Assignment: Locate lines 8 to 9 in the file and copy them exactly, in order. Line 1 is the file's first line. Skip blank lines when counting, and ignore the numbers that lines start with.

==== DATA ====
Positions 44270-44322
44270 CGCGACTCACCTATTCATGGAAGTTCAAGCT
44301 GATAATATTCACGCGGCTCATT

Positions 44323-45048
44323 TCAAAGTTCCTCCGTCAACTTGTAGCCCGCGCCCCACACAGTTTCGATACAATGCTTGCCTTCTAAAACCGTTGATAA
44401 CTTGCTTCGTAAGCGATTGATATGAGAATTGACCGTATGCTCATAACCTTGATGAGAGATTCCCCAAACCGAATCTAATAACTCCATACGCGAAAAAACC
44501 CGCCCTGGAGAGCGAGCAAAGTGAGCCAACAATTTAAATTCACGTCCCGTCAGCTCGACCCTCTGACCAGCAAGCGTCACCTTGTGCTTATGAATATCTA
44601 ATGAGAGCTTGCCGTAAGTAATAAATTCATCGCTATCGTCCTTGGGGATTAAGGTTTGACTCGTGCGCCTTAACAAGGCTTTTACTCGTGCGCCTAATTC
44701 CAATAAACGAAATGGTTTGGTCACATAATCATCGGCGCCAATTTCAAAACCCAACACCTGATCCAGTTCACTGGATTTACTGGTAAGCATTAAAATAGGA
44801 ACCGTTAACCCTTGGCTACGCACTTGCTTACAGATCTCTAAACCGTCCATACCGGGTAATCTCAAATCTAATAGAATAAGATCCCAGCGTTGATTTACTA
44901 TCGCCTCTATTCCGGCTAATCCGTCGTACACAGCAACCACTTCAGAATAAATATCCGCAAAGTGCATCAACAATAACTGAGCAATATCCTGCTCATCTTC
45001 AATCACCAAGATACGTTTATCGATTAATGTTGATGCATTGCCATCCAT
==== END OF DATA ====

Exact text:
44601 ATGAGAGCTTGCCGTAAGTAATAAATTCATCGCTATCGTCCTTGGGGATTAAGGTTTGACTCGTGCGCCTTAACAAGGCTTTTACTCGTGCGCCTAATTC
44701 CAATAAACGAAATGGTTTGGTCACATAATCATCGGCGCCAATTTCAAAACCCAACACCTGATCCAGTTCACTGGATTTACTGGTAAGCATTAAAATAGGA